Long term care - deprivation of assets question

MattyNeth Forumite Posts: 182 Forumite
My mother-in-law has liquid assets of about £50,000. Her mother went into a care home a couple of years ago after a sudden stroke, and has so far spent over £60,000 so far in fees (it turned out so had £100,000 in a current account which no-one knew about!). The mother-in-law does not want to see her money exhausted at a similar rate of £600 a week if she ever needed to move into a home, and wishes to move 30-40k to her daughter and grand daughter (her idea is to buy premium bonds for them). She is 65 and in good health.

Would this count as deprivation of capital if in 10-20 years time she needs to go into a carehome? From what I have read on the Age Concern website this would not as there seems to be some sort of 6 month limit for council to recover such assets?

If she bought premium bonds for the grand daughter (who is 3 years old) in her own name would this be counted as her own capital, or would it be best to move the money to her daughter to buy on behalf of her grand daughter?

There are no IHT implications has her total estate is well below the limit

Many thanks,


  • Ted_Hutchinson
    Ted_Hutchinson Posts: 7,142 Forumite
    Paying the Fees of a Care Home in Englandthe Counsel and Care leaflet makes the point that Local Authorities are not restricted by time when considering "Deprivation of Capital"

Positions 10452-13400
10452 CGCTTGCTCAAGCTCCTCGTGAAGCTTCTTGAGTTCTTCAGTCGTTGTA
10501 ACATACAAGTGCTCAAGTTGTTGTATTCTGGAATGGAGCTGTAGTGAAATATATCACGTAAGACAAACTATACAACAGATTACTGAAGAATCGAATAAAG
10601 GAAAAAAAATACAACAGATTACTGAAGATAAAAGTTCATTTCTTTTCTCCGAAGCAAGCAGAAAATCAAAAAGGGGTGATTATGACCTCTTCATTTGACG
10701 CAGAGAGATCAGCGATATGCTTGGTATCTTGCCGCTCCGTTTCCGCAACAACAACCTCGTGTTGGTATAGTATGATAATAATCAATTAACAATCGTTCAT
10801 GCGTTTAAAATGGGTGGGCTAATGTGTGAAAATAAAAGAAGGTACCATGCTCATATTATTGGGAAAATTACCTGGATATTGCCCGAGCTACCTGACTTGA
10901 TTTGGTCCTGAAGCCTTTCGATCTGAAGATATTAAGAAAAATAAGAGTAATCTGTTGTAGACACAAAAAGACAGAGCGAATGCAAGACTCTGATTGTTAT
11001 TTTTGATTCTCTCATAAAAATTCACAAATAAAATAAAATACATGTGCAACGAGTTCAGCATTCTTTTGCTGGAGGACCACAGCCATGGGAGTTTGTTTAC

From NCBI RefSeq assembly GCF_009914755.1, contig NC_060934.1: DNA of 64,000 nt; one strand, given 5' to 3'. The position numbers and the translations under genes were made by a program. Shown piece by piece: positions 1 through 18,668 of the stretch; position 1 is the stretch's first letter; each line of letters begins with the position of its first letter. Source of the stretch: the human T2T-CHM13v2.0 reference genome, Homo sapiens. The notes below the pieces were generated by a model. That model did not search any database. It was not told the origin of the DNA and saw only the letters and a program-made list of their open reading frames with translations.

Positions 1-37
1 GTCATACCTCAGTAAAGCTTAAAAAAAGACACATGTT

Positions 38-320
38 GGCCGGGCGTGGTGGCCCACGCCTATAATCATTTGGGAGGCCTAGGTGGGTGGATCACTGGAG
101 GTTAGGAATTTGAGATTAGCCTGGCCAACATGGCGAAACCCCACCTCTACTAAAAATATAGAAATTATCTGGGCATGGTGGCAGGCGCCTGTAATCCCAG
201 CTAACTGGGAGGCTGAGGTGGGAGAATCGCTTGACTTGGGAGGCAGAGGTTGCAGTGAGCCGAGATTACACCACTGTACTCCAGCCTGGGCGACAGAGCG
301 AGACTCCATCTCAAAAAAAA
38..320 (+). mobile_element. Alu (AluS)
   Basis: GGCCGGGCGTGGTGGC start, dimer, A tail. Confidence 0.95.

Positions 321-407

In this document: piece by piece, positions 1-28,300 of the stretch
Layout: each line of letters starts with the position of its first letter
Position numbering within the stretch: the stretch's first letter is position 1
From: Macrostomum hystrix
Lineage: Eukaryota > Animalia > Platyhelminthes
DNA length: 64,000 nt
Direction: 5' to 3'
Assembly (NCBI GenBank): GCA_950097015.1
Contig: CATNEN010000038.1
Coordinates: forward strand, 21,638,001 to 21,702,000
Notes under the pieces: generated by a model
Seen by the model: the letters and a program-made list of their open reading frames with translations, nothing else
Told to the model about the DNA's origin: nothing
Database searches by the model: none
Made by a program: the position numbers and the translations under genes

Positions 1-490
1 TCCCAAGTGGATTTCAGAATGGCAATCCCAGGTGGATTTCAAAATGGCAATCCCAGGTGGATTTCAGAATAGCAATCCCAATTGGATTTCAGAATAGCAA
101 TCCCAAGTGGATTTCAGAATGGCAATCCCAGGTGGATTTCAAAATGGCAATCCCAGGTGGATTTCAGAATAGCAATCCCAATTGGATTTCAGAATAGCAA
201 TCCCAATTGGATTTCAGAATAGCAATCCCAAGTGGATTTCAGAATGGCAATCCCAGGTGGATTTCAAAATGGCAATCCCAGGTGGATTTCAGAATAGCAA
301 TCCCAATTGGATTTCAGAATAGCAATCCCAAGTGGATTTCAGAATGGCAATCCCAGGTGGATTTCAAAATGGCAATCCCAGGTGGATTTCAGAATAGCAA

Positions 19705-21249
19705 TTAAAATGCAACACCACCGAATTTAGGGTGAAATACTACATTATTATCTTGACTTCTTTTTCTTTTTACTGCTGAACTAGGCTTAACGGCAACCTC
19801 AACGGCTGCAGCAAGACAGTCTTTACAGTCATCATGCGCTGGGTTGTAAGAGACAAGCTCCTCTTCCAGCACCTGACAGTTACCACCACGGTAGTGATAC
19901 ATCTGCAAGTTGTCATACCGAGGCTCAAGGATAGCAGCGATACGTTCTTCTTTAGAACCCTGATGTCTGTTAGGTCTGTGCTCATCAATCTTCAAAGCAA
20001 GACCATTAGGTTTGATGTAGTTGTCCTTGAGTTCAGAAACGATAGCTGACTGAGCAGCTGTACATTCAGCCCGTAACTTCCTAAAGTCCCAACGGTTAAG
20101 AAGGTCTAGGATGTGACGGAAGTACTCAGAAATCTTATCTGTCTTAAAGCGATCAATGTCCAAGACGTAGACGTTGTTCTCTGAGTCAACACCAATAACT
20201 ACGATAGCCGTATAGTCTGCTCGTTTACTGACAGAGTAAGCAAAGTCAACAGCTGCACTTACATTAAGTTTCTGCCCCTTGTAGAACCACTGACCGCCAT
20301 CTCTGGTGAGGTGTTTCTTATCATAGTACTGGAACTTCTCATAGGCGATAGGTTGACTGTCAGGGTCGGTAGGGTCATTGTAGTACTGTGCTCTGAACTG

although the example they give of a Grandmother giving Premium Bonds to grandchildren 3 yrs prior to care home costs arising does indicate they think this may be acceptable.

    This further discussing of the ethical position of those advising in such circumstances may prove relevant.
    Providing Information in a ‘Grey Area’: advising on the transfer ...
    All my parents and PinL are now dead so I don't have this problem but should I face the prospect of a care home and the possible payment of fees I would feel somewhat limited for choice if I were solely dependent on the LA to meet the whole cost. I would prefer my children to be in a position to supplement the funding so that appropriate care can be provided in a home where they could visit. It follows that any disposal of capital some years ahead should be to sources which could be called upon if and when needed. Too often when the old person requires support those who benefitted from the capital dispersal will have spent it and when it comes the old person needing a more suitable home in a more suitable area the children may not give a toss.
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